In 1737 he built his first marine clock. Over the next 33 years he built four more, each better than the one before. The first weighed 75 pounds. The last could be carried comfortably in a pocket.
Harrison’s clocks sported a revolutionary friction-free mechanism and a variety of metals that complemented each other so that as one part expanded with the temperature, its mate contracted. As for winding, required every thirty hours or so, the operation of Harrison’s watches was largely unaffected by it. His final watch lost less than half a second a day, even aboard ship.
Along the way, Harrison’s notes were confiscated, his secrets revealed, and his creations tested by his archnemesis, the Royal Astronomer, Neville Maskelyne. In 1764, Harrison was also required to surrender to the Board all of his marine clocks and then to build, from memory, two replicas of H-4, the fourth of his sea clocks. Only these two replicas would suffice to prove to the board that Harrison’s method was “practicable and useful” as the bill demanded.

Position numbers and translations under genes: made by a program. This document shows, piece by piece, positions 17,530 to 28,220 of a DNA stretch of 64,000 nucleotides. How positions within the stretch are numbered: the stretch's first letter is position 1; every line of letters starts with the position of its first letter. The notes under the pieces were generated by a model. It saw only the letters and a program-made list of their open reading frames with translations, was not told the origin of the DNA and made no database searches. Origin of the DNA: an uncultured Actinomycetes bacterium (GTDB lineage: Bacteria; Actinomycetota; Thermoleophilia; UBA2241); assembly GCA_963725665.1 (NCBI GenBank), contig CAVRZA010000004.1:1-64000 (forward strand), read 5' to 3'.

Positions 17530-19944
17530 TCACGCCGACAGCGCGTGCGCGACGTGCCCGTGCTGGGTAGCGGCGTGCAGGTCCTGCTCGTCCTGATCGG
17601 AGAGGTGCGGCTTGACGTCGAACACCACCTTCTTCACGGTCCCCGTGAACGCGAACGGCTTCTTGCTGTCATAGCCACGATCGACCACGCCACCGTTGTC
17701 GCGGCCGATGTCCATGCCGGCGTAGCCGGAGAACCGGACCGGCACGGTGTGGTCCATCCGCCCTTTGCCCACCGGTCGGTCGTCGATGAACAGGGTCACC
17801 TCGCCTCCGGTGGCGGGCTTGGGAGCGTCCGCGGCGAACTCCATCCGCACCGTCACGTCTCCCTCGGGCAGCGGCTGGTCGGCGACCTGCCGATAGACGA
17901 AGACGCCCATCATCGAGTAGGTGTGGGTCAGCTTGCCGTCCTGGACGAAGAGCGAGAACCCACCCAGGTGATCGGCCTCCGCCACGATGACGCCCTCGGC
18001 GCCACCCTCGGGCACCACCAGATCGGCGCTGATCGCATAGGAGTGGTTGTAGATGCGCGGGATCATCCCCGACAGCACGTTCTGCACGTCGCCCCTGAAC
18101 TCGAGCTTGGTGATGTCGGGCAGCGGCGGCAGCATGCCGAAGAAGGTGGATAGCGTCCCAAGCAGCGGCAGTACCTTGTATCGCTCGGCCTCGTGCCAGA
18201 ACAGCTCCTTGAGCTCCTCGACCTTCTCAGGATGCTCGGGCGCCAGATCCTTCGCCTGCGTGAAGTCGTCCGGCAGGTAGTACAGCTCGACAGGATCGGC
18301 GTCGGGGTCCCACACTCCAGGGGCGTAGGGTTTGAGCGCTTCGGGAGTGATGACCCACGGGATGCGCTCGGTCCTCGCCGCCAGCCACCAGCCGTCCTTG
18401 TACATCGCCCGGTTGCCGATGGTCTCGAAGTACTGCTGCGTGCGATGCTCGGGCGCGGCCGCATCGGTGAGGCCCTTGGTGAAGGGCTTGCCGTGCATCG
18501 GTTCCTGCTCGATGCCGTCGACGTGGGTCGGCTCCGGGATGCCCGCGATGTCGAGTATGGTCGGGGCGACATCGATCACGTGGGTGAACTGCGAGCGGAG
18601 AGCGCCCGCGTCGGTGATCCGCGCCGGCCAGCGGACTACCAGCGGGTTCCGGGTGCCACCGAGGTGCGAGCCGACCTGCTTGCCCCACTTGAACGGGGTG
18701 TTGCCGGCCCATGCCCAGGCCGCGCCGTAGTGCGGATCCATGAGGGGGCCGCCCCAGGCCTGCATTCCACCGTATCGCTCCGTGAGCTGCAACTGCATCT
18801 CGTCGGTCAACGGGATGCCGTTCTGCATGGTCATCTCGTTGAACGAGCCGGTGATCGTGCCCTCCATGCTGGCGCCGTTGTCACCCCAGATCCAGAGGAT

The events of the spring of 1765 were to prove pivotal in Harrison’s quest for the longitude prize. At that time Parliament passed a new law that added more requirements for winning the prize. Harrison is named explicitly in the bill.
The first of the replicas the board required, Harrison’s final watch, was completed in 1770 and named H-5. Harrison was 77.
By this time, Harrison had made at least one powerful friend—King George III. King George personally tested H-5 at his personal observatory at Richmond in the summer of 1772. The watch performed splendidly, after some initial problems which were solved when a magnet that had been left in the testing room was removed.
In 1773, the Board of Longitude discussed the Harrison case for the last time. Two members of Parliament were present this time, and after a passionate appeal form Harrison, they granted him a bounty through the benevolence of Parliament. The Board declined to award Harrison the actual prize.
In fact, the conditions for winning the prize were changed in 1773 to include a stipulation that two of any timekeeper vying for the prize be submitted.
John Harrison died in 1776. The longitude prize was never claimed. The Board of Longitude was dissolved in 1828.
For a more thorough treatment of “the longitude problem” I recommend Dava Sobel’s Longitude, an excellent book that proved very useful in the preparation of this article.